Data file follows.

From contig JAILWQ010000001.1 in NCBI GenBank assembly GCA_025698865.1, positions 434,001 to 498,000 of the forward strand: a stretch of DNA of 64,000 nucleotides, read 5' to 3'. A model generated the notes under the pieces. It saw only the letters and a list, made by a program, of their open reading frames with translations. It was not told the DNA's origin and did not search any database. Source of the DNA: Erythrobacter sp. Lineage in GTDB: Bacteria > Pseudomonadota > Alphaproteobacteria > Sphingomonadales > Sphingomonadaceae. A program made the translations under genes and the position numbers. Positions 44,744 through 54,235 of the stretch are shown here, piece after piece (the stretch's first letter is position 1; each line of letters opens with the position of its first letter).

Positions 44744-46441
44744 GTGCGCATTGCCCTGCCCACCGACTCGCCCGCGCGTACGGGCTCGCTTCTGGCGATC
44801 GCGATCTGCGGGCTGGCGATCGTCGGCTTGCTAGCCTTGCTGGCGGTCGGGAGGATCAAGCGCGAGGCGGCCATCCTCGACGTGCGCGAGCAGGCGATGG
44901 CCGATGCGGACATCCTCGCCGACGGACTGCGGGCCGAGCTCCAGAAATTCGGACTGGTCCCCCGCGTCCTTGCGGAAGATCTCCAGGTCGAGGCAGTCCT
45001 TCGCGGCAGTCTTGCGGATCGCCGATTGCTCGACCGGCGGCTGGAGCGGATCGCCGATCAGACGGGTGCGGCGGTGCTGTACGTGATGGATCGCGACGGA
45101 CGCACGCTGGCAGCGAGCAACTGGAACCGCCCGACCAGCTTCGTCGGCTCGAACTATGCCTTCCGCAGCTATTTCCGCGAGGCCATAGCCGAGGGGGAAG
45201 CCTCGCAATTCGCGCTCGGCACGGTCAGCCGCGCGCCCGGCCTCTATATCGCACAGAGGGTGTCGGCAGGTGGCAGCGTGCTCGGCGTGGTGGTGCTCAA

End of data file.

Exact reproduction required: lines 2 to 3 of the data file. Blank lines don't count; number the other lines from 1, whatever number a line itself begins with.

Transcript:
Positions 44744-46441
44744 GTGCGCATTGCCCTGCCCACCGACTCGCCCGCGCGTACGGGCTCGCTTCTGGCGATC